The Suite Life On The Rhine

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When it comes to scenic cruising on a romantic getaway, it’s hard to beat the dramatic landscapes of Germany’s middle-Rhine, writes Joanna Hall in this cruise review.

I’m relaxing on one of the world’s most luxurious river cruisers, watching the magnificent scenery of the Rhine Gorge slip slowly by. As the next curve in the river approaches, another medieval castle is revealed, perched precariously on the edge of a cliff above a 300-metre drop. Below, vineyards ascend from the water line to the base of the fortress, while goats and winemakers dotting the hillside somehow manage to avoid tumbling down its steep slope.

As we’ve discovered, this is a typical scene along the Middle Rhine, one of the great holiday destinations of Europe. A spectacular slice of German countryside between Rüdesheim and Cologne, it’s a place where daily life revolves around the river, the ancient waterway epitomising the romantic notion of what European cruising is all about.

Our home is Avalon Panorama, the first of a new breed of river cruiser for luxury operator, Avalon Waterways, which plies the famous rivers of the Rhine, Main and Danube. An elegant ship accommodating 166 guests, she has a design befitting a hip boutique hotel and created quite a buzz long before her launch in Mainz in 2011.

A key feature is her Panorama Suites. There are 64 spanning two decks, and at 18 square metres, Avalon claims they are 30 per cent larger than the industry average. Indeed they are spacious enough to afford sleeping and sitting areas, and have a stylish decor featuring chocolate coloured wood, leather-effect head boards, plush coverlets and drapes, and vibrant red splashes on soft furnishings.

A new concept in river cruising, however, is the transformation of these suites into an open-air balcony, thanks to a three-metre wall of floor-to-ceiling sliding windows. Ideal for year-round cruising, they offer sheltered panoramic views of the passing scenery when closed, or can be opened up completely without taking space away from the suite.

Hours before entering the Rhine Gorge we’d left the charming wine town of Rüdesheim, and as Panorama meanders the ancient river’s twists and turns, passing old castles, medieval villages and lush countryside en route, it’s easy to see why this great waterway has become an essential cruising experience for many travellers.

In the 62 kilometres between Rüdesheim and Koblenz, where the Mosel River joins the Rhine, there are no less than 26 castles, fortresses and palaces, each one possessing a fascinating history, some dating back to 1000 AD.

Some are perfectly preserved fairytale castles where you could easily imagine local nobility waltzing to Beethoven or Brahms, while others are the ruins of ancient fortresses, where thousands of men had lost their lives in brutal warfare trying to force their way into their enemies’ castle.

Eager to stretch my legs, I head to the top deck of Panorama braving the chilly wind sweeping up the narrow gorge of the Rhine. With a 360 degree view of spectacular scenery to savour, however, few are concerned about personal comfort.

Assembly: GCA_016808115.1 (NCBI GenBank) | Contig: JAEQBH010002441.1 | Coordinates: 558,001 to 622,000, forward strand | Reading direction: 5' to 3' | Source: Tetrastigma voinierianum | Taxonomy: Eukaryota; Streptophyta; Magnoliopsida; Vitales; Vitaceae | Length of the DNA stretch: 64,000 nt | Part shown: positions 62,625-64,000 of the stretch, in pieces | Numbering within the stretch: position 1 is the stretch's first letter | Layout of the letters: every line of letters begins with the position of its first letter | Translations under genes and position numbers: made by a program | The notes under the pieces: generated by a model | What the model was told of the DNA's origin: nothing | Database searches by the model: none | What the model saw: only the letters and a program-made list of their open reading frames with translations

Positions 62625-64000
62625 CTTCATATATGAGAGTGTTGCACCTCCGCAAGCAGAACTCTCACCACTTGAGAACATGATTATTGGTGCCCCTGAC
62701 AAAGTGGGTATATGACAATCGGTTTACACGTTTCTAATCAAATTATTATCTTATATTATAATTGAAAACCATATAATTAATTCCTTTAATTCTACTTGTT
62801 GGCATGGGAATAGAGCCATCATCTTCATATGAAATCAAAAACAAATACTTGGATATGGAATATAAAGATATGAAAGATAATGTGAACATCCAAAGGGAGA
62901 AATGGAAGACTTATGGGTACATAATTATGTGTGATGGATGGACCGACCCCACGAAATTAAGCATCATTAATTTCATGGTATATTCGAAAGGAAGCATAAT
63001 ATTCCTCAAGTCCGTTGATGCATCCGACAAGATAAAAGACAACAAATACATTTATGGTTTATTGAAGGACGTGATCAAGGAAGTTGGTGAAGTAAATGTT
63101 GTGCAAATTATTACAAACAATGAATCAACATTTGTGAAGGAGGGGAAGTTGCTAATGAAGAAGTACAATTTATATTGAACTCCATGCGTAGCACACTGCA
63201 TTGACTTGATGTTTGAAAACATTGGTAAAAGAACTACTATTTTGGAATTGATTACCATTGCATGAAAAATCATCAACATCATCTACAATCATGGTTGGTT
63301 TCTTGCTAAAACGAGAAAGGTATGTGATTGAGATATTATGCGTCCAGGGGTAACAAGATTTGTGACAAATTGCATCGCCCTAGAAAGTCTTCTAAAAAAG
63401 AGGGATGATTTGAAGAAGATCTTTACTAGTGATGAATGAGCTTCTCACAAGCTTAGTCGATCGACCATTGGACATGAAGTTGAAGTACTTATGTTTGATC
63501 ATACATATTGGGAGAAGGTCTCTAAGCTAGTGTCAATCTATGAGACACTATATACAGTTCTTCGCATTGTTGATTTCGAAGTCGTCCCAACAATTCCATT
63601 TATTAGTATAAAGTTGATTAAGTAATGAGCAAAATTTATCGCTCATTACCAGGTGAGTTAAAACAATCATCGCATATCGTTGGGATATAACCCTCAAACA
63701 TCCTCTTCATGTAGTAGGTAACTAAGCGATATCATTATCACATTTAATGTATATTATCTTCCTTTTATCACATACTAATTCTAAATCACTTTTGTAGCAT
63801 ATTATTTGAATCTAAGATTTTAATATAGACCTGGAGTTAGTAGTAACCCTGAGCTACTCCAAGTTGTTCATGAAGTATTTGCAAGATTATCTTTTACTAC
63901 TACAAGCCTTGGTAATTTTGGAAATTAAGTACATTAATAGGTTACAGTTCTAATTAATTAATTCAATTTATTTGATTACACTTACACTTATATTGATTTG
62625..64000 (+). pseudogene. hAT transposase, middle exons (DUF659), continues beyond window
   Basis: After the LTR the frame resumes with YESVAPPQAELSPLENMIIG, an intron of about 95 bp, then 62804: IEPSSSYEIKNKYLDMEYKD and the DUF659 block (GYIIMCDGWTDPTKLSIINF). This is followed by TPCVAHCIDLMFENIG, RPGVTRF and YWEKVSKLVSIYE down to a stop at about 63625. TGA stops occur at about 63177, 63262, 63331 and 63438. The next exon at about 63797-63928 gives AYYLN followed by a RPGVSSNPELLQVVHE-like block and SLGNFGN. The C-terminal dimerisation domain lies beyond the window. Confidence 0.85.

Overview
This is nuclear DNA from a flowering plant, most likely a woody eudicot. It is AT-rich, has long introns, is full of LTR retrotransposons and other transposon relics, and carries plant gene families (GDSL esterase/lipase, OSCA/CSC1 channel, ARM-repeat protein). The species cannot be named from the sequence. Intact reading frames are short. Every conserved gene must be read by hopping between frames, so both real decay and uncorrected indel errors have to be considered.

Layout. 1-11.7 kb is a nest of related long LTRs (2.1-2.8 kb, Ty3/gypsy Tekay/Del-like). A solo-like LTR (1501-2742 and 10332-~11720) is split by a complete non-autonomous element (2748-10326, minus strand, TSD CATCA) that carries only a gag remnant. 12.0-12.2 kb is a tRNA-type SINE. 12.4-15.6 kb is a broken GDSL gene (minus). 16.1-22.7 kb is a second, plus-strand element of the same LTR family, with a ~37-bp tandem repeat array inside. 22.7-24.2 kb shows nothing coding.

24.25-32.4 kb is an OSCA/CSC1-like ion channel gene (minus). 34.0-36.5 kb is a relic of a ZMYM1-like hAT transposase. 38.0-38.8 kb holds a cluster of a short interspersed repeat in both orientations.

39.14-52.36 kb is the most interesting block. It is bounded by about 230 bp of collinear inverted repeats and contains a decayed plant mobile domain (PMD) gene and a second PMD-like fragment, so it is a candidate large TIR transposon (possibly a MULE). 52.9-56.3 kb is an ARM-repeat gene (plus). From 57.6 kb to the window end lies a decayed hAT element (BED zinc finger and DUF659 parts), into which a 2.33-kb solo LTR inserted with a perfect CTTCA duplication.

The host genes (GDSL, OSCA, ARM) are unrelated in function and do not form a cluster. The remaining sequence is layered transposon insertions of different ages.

The Sky Deck spans the full 135 metres of Panorama’s length, complete with shaded areas, sun loungers, a small whirlpool, and an al fresco bistro used for grill lunches in good weather. Views can be enjoyed everywhere, however, from the intimate rear Club Lounge, to the expansive bar and lounge forward.

The ship’s elegant dining room isn’t lacking either, with banks of large windows along both sides; thanks to an open seating policy, you can sit anywhere and to enjoy a combination of fine cuisine and views.

Panorama was designed for long-range cruising, and her regular run is a 15-day voyage between Amsterdam and Budapest or the reverse. Comfort and an alluring design aside, however, the ports of call are also key draw cards on this cruise. They are as diverse as they are uniquely European, with the grandeur of the Middle Rhine undoubtedly a highlight.

In 2002, this stretch of the Rhine was declared a UNESCO World Cultural Heritage site. Pfalz Castle, which sits on an island in the middle of the Rhine with Gutenberg Castle looming overhead, and was used to collect tolls from ships sailing on the river, is one of the most widely published landscape photographs in Germany.

The towns and cities dotted along the banks each have their own distinct personalities and claim to fame, and while organised tours are laid on in many ports of call, you can explore most of them independently.

Enjoy a leisurely breakfast, then step off the ship and within minutes you’re standing in one of Europe’s Old Towns with magnificent cathedrals and buildings surrounding you. The only real difficulty is trying to decide which quaint cafe to sit at, for an espresso and a spot of people watching. 

Our cruise ends in the vibrant city of Amsterdam, which lays claim to being one of the most important cultural centres in Europe, and possesses a charming canal belt, dozens of historic monuments, and some world-famous museums.

So popular have these new “Suite Ships” become since Panorama’s debut, that Avalon has since launched Avalon Vista and Avalon Visionary last year, Avalon Artistry II just last week, and Avalon Expression shortly. Three more are planned for 2014.

As river cruises go, this is one of the classics, with the unique drama of the Middle Rhine either kicking things off, or concluding your adventure or romantic getaway. And with her innovative design, views and hotel styling, Panorama is undoubtedly the new way to go.

Avalon Waterways’ 15-day Magnificent Europe river cruise operates between Budapest and Amsterdam from March to November, visiting Hungary, Austria, Slovakia, Germany and Holland.

Visit, or contact your local travel agent.

Joanna Hall